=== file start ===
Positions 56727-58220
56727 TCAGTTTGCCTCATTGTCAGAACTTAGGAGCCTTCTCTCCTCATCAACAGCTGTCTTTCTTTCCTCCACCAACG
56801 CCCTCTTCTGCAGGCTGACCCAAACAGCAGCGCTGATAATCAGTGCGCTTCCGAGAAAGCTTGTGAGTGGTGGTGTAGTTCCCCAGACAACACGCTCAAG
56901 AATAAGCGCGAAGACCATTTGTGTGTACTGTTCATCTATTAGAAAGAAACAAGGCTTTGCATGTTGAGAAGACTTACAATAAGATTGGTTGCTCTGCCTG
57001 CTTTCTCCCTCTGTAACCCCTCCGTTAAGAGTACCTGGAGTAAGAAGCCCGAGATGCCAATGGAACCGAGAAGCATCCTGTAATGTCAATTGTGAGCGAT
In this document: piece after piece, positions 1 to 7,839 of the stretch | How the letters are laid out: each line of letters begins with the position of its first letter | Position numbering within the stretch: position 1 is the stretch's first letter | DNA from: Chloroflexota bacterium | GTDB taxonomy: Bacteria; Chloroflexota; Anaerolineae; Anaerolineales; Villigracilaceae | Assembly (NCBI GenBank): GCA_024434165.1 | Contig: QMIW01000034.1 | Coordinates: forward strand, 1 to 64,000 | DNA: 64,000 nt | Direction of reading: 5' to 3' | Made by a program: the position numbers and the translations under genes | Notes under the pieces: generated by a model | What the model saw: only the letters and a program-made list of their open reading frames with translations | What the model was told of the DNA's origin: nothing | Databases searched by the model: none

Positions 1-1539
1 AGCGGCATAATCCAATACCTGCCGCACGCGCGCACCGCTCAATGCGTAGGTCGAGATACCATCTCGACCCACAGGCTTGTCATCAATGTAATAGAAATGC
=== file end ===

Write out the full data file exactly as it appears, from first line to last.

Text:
Positions 56727-58220
56727 TCAGTTTGCCTCATTGTCAGAACTTAGGAGCCTTCTCTCCTCATCAACAGCTGTCTTTCTTTCCTCCACCAACG
56801 CCCTCTTCTGCAGGCTGACCCAAACAGCAGCGCTGATAATCAGTGCGCTTCCGAGAAAGCTTGTGAGTGGTGGTGTAGTTCCCCAGACAACACGCTCAAG
56901 AATAAGCGCGAAGACCATTTGTGTGTACTGTTCATCTATTAGAAAGAAACAAGGCTTTGCATGTTGAGAAGACTTACAATAAGATTGGTTGCTCTGCCTG
57001 CTTTCTCCCTCTGTAACCCCTCCGTTAAGAGTACCTGGAGTAAGAAGCCCGAGATGCCAATGGAACCGAGAAGCATCCTGTAATGTCAATTGTGAGCGAT
In this document: piece after piece, positions 1 to 7,839 of the stretch | How the letters are laid out: each line of letters begins with the position of its first letter | Position numbering within the stretch: position 1 is the stretch's first letter | DNA from: Chloroflexota bacterium | GTDB taxonomy: Bacteria; Chloroflexota; Anaerolineae; Anaerolineales; Villigracilaceae | Assembly (NCBI GenBank): GCA_024434165.1 | Contig: QMIW01000034.1 | Coordinates: forward strand, 1 to 64,000 | DNA: 64,000 nt | Direction of reading: 5' to 3' | Made by a program: the position numbers and the translations under genes | Notes under the pieces: generated by a model | What the model saw: only the letters and a program-made list of their open reading frames with translations | What the model was told of the DNA's origin: nothing | Databases searched by the model: none

Positions 1-1539
1 AGCGGCATAATCCAATACCTGCCGCACGCGCGCACCGCTCAATGCGTAGGTCGAGATACCATCTCGACCCACAGGCTTGTCATCAATGTAATAGAAATGC